“The people who made these things have nothing else to give except their painstaking work. And now they are collected by people who have everything.”
The parting words of Griff Rhys Jones, from his latest programme, which saw him visiting the north Indian State of Gujurat in search of the area’s famed embroidery skills.
As the ways of the modern world transform ever increasing numbers of peoples and cultures, what will be the fate of the skills developed by these cultures over thousands of years? Should they be promoted? Protected? Revered as things of dedication and beauty, still current in their appeal? Or relegated to museums and books, as things of the past?
The value placed in embroidery and indeed textiles as a whole, in India is easy to underestimate. Throughout this vast country, made up of thousands of variant cultures, tribes and religions, textiles are held in high esteem. Even today, where fast fashion and global trends have entirely altered the views of the West, Indians have a huge affinity with the textiles their country has produced for centuries.
Since the middle ages traders from the West have traversed huge distances to the Orient in search of fine and exquisite cloth, of quality unrivalled in Europe. The styles of 19th century British produced pieces, from Paisley pattern to William Morris print have their origins in the imports which flooded in through the trade routes, as we searched for some exoticism and mystique.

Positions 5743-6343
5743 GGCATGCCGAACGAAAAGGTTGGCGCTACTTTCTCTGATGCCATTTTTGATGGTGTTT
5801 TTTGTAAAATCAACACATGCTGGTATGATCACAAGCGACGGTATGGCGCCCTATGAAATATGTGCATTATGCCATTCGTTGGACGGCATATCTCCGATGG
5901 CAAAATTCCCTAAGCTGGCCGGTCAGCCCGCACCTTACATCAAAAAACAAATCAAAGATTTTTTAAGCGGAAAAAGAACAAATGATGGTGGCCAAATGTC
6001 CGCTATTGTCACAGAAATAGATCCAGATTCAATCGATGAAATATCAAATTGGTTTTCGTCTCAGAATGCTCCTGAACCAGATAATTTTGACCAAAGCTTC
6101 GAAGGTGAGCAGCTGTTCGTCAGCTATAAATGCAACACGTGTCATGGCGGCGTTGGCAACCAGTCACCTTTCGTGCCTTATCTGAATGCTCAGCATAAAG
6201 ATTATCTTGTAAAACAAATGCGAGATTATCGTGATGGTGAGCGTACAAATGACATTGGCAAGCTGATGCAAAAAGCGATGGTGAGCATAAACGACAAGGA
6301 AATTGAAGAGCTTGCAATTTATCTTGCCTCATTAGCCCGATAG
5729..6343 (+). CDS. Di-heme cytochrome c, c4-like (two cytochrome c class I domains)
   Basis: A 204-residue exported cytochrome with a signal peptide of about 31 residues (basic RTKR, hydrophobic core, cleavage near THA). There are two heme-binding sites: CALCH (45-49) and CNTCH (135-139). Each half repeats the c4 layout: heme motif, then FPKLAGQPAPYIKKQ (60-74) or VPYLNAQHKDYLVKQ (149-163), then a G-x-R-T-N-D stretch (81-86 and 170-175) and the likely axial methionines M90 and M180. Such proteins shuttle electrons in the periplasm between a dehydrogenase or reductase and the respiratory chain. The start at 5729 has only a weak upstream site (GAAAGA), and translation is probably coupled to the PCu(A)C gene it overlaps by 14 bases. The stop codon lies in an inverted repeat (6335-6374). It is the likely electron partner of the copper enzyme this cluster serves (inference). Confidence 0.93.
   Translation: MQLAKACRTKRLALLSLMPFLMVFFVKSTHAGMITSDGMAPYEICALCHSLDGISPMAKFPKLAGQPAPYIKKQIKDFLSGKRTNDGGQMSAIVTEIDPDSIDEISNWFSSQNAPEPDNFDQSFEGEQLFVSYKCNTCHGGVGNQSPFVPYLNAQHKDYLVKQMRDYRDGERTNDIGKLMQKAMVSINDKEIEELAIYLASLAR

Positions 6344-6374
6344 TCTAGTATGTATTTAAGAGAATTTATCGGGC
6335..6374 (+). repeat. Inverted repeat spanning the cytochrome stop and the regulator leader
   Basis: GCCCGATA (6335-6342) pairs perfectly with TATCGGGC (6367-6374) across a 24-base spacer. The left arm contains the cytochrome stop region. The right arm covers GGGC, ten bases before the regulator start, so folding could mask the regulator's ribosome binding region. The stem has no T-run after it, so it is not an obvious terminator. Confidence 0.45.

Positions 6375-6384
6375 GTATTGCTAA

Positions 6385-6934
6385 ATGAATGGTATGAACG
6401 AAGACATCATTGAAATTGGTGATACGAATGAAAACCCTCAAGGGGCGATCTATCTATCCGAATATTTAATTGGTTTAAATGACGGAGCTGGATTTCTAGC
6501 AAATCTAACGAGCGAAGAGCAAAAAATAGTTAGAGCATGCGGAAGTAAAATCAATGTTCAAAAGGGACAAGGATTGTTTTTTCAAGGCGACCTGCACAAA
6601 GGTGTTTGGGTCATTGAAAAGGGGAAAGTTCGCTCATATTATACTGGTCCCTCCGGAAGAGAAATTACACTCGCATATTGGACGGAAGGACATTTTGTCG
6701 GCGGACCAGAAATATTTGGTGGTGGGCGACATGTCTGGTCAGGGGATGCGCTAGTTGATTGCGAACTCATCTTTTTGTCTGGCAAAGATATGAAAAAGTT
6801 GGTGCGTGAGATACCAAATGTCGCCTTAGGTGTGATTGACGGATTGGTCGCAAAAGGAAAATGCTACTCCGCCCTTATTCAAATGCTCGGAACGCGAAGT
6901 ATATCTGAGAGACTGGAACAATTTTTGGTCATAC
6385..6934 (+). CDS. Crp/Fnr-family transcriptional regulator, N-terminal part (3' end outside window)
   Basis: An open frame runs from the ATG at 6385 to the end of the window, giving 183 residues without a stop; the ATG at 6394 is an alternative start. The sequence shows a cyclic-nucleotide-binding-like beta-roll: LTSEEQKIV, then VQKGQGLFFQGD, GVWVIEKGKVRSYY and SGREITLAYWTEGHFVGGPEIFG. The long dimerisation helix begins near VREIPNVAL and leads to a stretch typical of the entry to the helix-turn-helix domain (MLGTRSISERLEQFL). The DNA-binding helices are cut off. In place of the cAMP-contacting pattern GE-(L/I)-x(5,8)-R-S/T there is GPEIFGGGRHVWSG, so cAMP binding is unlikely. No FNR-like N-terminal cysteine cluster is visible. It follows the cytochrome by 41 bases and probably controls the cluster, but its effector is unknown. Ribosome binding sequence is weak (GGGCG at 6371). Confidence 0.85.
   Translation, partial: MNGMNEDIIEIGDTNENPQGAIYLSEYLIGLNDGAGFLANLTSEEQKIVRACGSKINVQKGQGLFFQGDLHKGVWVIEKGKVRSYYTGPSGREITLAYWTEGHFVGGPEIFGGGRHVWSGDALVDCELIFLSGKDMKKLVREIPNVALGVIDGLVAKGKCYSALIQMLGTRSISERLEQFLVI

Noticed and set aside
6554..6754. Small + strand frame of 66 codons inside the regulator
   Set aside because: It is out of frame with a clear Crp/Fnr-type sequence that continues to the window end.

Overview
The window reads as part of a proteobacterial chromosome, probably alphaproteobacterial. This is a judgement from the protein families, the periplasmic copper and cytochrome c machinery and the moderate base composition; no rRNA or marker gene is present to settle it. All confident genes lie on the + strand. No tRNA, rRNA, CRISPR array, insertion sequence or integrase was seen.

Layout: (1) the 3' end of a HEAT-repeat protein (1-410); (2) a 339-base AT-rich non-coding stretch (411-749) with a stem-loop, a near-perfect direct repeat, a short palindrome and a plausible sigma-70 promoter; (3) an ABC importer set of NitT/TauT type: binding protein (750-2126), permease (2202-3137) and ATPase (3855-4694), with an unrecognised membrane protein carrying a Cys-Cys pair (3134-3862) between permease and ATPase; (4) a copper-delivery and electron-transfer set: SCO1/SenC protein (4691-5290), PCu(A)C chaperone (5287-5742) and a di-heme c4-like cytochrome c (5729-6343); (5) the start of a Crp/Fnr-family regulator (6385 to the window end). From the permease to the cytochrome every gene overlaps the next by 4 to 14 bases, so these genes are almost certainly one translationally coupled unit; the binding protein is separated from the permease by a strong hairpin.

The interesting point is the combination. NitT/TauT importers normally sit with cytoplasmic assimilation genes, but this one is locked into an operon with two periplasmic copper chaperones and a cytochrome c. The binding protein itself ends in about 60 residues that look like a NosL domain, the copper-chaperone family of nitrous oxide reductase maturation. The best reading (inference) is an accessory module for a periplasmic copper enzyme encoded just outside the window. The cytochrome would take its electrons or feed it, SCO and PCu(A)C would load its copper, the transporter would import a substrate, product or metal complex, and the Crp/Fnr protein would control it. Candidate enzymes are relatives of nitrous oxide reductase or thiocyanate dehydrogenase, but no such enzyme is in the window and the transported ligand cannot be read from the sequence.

As a textile designer travelling in India today, it is wonderfully refreshing to get a knowing smile and nod when you tell people what you do. In the UK, the response is more likely to be, ‘what, you knit all day?!’, but an Indian understands your role immediately, almost inevitably we found that they themselves were involved in the textile industry, or have a family member or friend who is, and it is a respected and valued trade. Textiles are a part of everyday life and consumed in a very different way to the West. Take the traditional man’s lunghi (a rectangle of cloth worn like a sarong), these are simply pieces of cloth, varying in weight, design, colour and embellishment, and their variations in wear are numerous in style and function. The lunghi can be worn long, or tucked up short, as a shawl around the shoulders or to cover the head from the sun. When they wear out or become damaged they can be used around the house, or turned into other, decorative items. There is a daily interaction with textiles in a rawer form and on a scale much greater than in England. And not only an interaction with their consumption but with their production; an Indian knows what has gone into making their traditional cloth, by whom it was made, what materials are and the meanings or stories behind imagery and style.